On Philosophy

July 4, 2006

Two Kinds of Meaning

Filed under: Intentionality,Language — Peter @ 12:06 am

There is a fair amount of confusion about the meaning of words, which is made even more difficult by the topic’s connections with intentionality. In order to do away with some of these problems I propose dividing the concept that we call meaning into two different terms: objective meaning and personal meaning. Objective meaning captures how a word represents real states of affairs (or kinds of states of affairs), and by extension how it is used in the “language game” as well. In contrast personal meaning reflects what a word means to someone. Discussing the personal meaning of words involves dealing with the subjective experience of meaning, and with how the meaning of words is connected with the mental states of individuals. (For example my earlier post on meaning was about the personal meaning of words, not their objective meaning).

I think that the for the most part our pre-analytic conception of meaning is closer to what I will define here as objective meaning. Frege defined the objective meaning of word as how it contributed to the truth-value of a sentence. Although there have been minor revisions to the idea I think this basic premise captures fairly well our expectations about objective meaning. For example using this idea we can say that two words mean the same thing when one can be substituted for the other in all sentences if and only if the truth of those sentences remains the same after the substitution. Thus we can quickly discover that “unmarried man” and “bachelor” mean the same thing. The truth of sentences is not all there is to the objective meaning of words; I maintain that objective meaning of a word is really how it correlates with states of affairs (or some classification of states of affairs). If this is true how would it be possible for Frege’s statement to be false? This definition of objective meaning can also encompass Wittgenstein’s theory about the meaning of words, namely that the meaning of a word is defined by its use. In this context it seems Wittgenstein’s definition of meaning can be interpreted as stating how words come to correspond to states of affairs, i.e. Wittgenstein is really talking about objective meaning. Finally, the notion of objective meaning makes the writings of externalists, such as Hilary Putnam, seem reasonable (at least to me). Putnam holds that the meaning of a sentence depends on factors external to people, and this seems obvious if the kind of meaning we are talking about is objective meaning.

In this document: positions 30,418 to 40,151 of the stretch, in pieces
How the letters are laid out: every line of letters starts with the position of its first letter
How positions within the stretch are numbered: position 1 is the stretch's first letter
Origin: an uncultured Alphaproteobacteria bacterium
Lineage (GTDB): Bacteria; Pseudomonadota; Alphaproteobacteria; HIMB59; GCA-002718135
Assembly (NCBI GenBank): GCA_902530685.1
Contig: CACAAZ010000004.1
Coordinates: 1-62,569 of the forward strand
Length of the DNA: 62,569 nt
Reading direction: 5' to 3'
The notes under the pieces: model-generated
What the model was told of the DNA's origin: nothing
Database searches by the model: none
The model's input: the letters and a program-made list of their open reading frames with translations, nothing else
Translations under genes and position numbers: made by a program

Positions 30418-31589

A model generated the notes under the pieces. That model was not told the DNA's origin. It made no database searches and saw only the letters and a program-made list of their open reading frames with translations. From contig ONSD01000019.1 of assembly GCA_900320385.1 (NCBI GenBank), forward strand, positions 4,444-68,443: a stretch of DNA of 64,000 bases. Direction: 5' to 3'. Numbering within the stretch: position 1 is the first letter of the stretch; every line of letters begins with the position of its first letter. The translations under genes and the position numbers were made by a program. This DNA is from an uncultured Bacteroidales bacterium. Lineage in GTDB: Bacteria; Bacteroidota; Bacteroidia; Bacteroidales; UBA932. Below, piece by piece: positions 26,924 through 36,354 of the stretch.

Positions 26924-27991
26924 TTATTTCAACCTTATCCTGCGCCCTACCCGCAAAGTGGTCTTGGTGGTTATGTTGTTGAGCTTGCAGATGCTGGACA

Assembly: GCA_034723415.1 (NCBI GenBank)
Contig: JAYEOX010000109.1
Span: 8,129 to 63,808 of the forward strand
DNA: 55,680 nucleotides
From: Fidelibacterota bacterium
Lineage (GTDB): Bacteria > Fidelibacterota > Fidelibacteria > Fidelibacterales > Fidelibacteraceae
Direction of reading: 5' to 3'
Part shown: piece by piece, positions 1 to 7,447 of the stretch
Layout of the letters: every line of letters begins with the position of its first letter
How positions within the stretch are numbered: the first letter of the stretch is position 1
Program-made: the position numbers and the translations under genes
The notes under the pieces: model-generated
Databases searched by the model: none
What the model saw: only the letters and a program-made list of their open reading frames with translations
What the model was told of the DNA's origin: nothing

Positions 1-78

However when we try to extend objective meaning to encompass what is going on in someone’s mind the theory encounters serious problems. For example I might think that the dean of the university is an important person. I don’t necessarily think that Jim-Bob is an important person. However, unbeknownst to me, Jim-Bob really is the dean of the university. Since I can think one sentence is true without necessarily believing the other it seems to imply that “dean of the university” and “Jim-Bob” mean different things to me, which is exactly opposite of what a theory of objective meaning would tell us. Likewise it seems reasonable to suppose that two people may use a single word in basically the same way, but that it still has a slightly different meaning to each of them. A theory of personal meaning deals with these problems by defining meaning in terms of what is going on in the mind. (Again, see my theory of personal meaning.) Generally speaking the concept of personal meaning corresponds to the concept of meaning as used by internalists, those who hold that the meaning of a word is determined by a person’s mental states.

Another way to look at the distinction between objective meaning and personal meaning is to compare it to the syntax/semantics distinction. For the most part objective meaning corresponds to syntax. It seems reasonable that even a non-conscious machine could use words in line with their objective meaning. Personal meaning then corresponds to semantics. Personal meaning only makes sense in conjunction with a conscious being that the word can have meaning to, the very essence of semantics. It is possible that all there really is to the syntax/semantics distinction is the difference between objective meaning and personal meaning, but since I don’t have a definitive argument for this assertion yet you probably shouldn’t take my word for it.

What is the benefit to making this distinction between these types of meaning? Well for one it puts to rest the debate between internalists and externalists; it turns out that they were both right. Secondly it allows us to pursue the study of intentionality with the concept personal meaning, and the study of language and logic with the concept of objective meaning, adding clarity to both endeavors. Finally it is much more clear to readers what exactly you are talking about, and prevents you from accidentally sliding back and forth between the concepts of personal meaning and objective meaning, a mistake even I have been known to make.


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